Wednesday, November 6, 2019

Guillain-Barre syndrome

A pharmacist in New Zealand has detailed her terrifying month-long ordeal when she was “locked-in” her own body, unable to respond to doctors or concerned family members. Anstey Campbell said it started with pins and needles in her foot after a jog in January.

Her doctor allegedly told her that her worsening symptoms could be stress-related, but when her legs became weak and she began having chest pain, her mom called for an ambulance, Media Drum World reported.

At the hospital, she was diagnosed with Guillain-Barre Syndrome (GBS), a rare autoimmune disorder in which a person’s own immune system damages the nerves, causing muscle weakness and sometimes even paralysis. According to the Centers for Disease Control and Prevention (CDC), symptoms can last for up to a few weeks to as many as several years, and while many patients fully recover, others suffer permanent nerve damage or even death.

Symptoms of GBS typically begin with tingling sensations in both legs, as was the case with Campbell. It then spreads to the upper arms and body in either a matter of weeks or even hours. While there are several health issues that are known to cause GBS, such as diarrhea or respiratory illness, an infection usually sets it off. It remains rare in the U.S., with about 1 in 100,000 people affected by GBS in their lifetime, according to the CDC. While anyone can develop the syndrome, it’s more common in men and adults over 50.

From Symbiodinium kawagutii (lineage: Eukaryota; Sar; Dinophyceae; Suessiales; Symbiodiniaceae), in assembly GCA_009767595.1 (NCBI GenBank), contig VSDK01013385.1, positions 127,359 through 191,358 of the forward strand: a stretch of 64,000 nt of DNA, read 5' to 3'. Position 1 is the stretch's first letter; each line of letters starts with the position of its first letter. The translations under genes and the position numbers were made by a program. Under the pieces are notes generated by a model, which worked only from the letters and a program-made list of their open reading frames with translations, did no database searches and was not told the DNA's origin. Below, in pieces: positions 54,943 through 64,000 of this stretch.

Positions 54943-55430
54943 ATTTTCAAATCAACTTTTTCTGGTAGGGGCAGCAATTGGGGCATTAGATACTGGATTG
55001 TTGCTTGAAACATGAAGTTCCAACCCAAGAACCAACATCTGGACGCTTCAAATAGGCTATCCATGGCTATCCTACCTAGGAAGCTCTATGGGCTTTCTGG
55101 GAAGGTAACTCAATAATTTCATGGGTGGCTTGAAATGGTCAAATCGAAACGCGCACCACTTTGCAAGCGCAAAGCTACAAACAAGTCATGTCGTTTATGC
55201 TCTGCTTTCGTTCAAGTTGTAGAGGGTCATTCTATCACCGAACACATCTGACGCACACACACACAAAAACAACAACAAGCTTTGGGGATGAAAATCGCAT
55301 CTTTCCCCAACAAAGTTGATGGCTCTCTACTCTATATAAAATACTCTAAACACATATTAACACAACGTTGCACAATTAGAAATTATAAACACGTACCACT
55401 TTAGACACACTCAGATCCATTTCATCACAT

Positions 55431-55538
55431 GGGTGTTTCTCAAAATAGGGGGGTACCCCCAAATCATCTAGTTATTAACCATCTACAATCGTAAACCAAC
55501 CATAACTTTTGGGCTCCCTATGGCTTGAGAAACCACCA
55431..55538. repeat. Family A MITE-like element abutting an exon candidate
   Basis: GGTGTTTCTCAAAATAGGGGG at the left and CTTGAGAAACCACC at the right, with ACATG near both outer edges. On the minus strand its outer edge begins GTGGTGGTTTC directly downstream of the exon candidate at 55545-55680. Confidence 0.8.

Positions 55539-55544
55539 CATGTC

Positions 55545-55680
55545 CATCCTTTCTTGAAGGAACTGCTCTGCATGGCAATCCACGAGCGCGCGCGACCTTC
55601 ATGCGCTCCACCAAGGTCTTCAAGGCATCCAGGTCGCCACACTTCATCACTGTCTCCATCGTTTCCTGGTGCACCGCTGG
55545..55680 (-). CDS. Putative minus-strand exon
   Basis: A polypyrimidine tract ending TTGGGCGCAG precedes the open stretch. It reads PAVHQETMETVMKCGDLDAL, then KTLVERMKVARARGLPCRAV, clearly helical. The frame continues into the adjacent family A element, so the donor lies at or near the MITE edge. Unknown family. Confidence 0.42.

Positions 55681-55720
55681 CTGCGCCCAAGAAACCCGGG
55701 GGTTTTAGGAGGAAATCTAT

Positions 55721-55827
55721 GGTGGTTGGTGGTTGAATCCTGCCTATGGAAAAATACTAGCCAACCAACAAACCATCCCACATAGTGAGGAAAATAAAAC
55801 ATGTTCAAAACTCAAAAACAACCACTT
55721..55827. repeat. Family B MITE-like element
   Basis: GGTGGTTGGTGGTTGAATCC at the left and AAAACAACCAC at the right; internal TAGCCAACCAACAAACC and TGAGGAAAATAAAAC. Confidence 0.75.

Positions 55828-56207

For Campbell, her case required extensive intervention as she became completely paralyzed and was placed in an induced coma for a week. She was moved to the ICU where she was on a ventilator for 86 days, 31 of which she was conscious and aware of her surroundings, but unable to respond, according to Media Drum World.

“I remember the doctors tried all these tests to get some sort of response and it was really terrifying when I realized I was stuck inside,” she told the news outlet. “I was trying to do what they were telling me to, but nothing was happening. I remember the doctor pushing hard on my brow bone to try and make my eyes open, it was so painful and all I was saying inside was ‘stop.’”

She said she couldn’t tell when it was day or night because her eyes were shut until she finally was able to communicate through a twitch in her jaw. Slowly she began to learn how to breathe on her own again, and eventually progressed to physical therapy to regain her strength.

“Some doctors have been positive and said I will regain most, if not all, of my function whereas others have said I’ll be in a wheelchair for a long time. But the common theme is that my recovery will take a long time,” she told Media Drum World.

Nearly 10 months later she’s said the experience has taught her not to dwell on the negative, and simply accept the unexpected in life.

According to the news outlet she still spends weekdays in the hospital regaining her health and visits home on the weekends and remains in a wheelchair.

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